Newsflash to the “Judge Not” Set: We Are Obligated to Judge Sin

Written by Suzanne Olden on May 29, 2014

Want to find a quick way to get laughed at and seriously trolled on any internet site? Bring up sexual morality and say that sex outside of marriage, traditional marriage, or abortion is sinful. Then agree with the view, specifically that marriage is between a man and a woman, and that any other sex is sinful. Then move onto abortion is murder. Remember the key word is S.I.N. Cue the “you’re judging” cries in 3…2…1…

Well guess what, I’ve said it before and I’ll say it again, we can and should judge sin. As Christians we are called to judge others. It’s called “righteous judgment” and it means that we judge based on the will of God. Jesus said in John 5:30: “I can of Myself do nothing. As I hear, I judge; and My judgment is righteous, because I do not seek My own will but the will of the Father who sent Me.”

It’s rather easy to take the first part of Matthew 7 and club Christians (or worse yet, fellow Christians) with “Judge not…” The problem with that is that if we were to never judge, then our courts and our churches would never be able to make moral judgments based on doctrine. Let’s not forget that Christ reminds us that we have the right and the responsibility to make judgments about ourselves and about others.

How do we do this? We make sure that the “plank” in our own eye has been removed before we start pointing out the “sliver” in someone else’s. What that means is that you need to see clearly and be honest about our own sinfulness, before looking at another. The judgment we are not supposed to be making is judging others in order to put them down. Sounds like those spitting the “You’re judging, you horrible person” lines, huh?

Marriage is between a man and a woman. Homosexuality and any sex outside of traditional marriage is wrong. Abortion is murder. I believe each of these. I won’t bend on my moral teachings. Wait for it…

And there it is, that pesky judging cry, the one that stymies Christians afraid of being seen as “uncharitable” or falling for the “Jesus wouldn’t judge” line. Guess what, the Bible doesn’t tell us not to judge in the way that is commonly thought. To see how that happens we all have to realize that the Bible has been translated a few times. Not only English to English (think of all the different iterations of the Bible: King James, KJV, NAB, etc.) but from Latin to English, Greek to Latin and Aramaic to Greek. Nuanced words, or different words with similar meanings got translated to single words.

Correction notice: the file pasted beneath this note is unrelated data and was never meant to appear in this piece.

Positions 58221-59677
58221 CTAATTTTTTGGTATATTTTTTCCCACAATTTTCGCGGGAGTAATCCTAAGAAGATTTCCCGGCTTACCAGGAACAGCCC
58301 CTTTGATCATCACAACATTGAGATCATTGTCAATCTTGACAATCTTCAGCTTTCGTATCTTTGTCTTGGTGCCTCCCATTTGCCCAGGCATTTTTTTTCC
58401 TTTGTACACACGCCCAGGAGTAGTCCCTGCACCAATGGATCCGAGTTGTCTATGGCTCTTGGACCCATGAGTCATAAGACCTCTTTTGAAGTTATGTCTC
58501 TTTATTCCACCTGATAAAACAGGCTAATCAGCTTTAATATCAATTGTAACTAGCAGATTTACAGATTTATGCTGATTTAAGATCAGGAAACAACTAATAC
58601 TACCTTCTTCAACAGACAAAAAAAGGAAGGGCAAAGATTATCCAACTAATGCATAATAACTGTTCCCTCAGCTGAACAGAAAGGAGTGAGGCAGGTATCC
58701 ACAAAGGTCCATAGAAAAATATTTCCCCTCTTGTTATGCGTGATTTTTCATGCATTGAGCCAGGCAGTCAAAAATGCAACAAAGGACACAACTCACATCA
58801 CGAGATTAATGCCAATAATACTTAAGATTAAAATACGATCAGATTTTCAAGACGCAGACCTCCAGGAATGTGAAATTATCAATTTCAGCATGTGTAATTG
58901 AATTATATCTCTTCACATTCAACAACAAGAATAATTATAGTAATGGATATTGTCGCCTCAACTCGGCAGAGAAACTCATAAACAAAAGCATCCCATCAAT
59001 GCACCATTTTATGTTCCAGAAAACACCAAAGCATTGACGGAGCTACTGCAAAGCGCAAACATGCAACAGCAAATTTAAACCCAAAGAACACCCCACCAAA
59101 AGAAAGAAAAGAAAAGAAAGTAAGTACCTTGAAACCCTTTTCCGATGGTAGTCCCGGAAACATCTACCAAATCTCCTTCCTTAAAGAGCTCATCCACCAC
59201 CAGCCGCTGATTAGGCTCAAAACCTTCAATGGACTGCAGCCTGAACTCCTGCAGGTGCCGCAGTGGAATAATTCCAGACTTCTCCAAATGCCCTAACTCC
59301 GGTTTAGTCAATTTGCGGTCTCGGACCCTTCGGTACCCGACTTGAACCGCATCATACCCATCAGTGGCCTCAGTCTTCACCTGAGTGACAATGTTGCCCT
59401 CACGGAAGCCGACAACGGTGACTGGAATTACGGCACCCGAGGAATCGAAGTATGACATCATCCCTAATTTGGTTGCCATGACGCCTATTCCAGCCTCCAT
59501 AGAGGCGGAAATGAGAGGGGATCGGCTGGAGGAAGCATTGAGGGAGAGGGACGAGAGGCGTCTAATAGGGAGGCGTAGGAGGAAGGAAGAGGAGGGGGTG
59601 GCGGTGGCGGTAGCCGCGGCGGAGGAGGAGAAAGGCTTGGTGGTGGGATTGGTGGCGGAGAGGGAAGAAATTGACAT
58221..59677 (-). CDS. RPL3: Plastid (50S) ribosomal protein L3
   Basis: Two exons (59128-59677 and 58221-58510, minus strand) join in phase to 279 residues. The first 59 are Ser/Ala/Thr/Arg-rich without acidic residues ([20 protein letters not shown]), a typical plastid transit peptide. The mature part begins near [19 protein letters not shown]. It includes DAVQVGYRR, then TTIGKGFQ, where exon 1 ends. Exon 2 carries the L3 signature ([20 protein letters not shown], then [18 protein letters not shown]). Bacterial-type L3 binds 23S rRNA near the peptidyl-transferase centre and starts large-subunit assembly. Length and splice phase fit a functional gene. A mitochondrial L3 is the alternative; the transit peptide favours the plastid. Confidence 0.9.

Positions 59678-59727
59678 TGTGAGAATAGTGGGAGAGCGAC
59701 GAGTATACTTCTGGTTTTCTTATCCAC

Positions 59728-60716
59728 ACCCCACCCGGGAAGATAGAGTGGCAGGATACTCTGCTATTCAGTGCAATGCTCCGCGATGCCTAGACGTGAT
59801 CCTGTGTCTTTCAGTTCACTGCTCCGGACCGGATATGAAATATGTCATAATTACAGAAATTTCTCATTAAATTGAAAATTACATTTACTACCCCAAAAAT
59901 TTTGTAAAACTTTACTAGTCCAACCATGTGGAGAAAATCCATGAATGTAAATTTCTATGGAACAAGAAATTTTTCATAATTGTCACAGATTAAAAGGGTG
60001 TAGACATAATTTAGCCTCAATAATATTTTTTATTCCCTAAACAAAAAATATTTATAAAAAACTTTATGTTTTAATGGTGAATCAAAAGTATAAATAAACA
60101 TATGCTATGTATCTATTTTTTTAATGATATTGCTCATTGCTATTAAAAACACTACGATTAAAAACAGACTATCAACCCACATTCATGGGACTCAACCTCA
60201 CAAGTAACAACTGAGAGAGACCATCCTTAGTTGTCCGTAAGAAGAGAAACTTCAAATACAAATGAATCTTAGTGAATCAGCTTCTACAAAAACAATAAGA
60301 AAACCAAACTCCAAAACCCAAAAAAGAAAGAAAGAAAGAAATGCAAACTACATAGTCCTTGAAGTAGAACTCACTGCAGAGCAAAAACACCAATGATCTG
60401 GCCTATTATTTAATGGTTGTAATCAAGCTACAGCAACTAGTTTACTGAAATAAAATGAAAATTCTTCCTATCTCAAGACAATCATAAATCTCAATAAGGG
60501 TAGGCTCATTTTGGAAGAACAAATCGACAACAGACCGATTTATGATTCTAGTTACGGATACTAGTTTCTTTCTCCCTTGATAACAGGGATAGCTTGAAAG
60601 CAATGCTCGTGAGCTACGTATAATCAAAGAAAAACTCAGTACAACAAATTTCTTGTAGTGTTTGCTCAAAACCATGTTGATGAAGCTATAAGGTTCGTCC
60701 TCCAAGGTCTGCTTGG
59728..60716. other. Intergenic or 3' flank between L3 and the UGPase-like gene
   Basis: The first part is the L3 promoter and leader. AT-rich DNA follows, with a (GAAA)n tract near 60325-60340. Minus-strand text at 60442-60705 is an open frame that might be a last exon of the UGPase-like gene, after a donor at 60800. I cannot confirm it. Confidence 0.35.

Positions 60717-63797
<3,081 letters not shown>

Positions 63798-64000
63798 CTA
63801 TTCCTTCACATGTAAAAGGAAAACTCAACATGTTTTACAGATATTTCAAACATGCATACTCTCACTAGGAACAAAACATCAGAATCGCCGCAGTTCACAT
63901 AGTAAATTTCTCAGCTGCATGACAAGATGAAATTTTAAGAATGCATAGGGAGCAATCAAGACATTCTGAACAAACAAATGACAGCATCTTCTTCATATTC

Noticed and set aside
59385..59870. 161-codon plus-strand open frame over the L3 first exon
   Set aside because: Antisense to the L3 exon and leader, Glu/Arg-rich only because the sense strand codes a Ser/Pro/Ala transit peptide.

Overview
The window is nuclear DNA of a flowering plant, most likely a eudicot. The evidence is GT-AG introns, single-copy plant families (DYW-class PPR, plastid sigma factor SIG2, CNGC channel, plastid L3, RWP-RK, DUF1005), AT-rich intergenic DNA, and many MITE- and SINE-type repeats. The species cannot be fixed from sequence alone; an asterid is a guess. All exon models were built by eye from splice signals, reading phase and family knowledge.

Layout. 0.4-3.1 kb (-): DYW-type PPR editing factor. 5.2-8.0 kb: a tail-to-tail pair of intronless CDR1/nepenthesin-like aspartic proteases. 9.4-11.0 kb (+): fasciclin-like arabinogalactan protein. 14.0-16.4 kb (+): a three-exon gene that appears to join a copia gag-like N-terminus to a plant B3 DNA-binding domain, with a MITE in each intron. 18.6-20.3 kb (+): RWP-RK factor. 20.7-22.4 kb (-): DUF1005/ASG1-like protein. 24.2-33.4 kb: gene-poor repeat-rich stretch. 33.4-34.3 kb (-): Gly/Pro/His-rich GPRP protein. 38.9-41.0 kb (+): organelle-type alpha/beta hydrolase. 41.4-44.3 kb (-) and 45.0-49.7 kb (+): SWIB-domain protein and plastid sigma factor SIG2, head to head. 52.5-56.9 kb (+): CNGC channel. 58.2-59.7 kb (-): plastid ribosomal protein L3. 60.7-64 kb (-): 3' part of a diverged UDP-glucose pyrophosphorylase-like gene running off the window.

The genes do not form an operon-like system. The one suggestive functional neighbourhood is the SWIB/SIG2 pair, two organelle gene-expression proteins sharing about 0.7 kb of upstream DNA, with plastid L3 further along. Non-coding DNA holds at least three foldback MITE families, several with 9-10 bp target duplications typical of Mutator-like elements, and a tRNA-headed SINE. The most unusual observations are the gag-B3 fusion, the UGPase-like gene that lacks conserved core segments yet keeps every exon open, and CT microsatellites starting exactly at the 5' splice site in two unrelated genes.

One example, “judge”. In Greek, there are three words for “judge”: krino, anakrino, and diakrino (Strongs concordance numbers 2919, 350, and 1252). When the Bible was translated into English, only one word was used: “judge”. However, there are distinct meanings for each of those words: damn, determine, and differentiate. One example, in Luke 6:37 it uses the Greek word krino, which means “to damn.” “Damn not” means something very different than “judge not.” Diakrino means to differentiate. We can differentiate between, say, the sin of pride and the sin of murder. Anakrino means to determine. We can determine that a sin is wrong.

Don’t be cowed into believing the twisting of Scripture. Sin is real, judging it is our responsibility. Sex outside of marriage, traditional marriage, is sinful. Killing the unborn, for any reason, is wrong. If more people would stick to what they know is right, and not be bullied by the PC brigade, the next generation would be in a better place to know and make better judgments about what is right and wrong. Instead, we crumble like day-old cookies and abandon our children to the whims of an immoral society.

Image: Courtesy of: +Kill+a+Mockingbird


Suzanne Reisig Olden is a Catholic Christian, Conservative, married mother of two, who loves God, family and country in that order. She lives northwest of Baltimore, in Carroll County, Maryland. She graduated from Villa Julie College/Stevenson University with a BS in Paralegal Studies and works as a paralegal for a franchise company, specializing in franchise law and intellectual property. Originally from Baltimore, and after many moves, she came home to raise her son and daughter, now high school and college aged, in her home state. Suzanne also writes for The Firebreathing Conservative website ( and hopes you'll come visit there as well for even more discussion of conservative issues.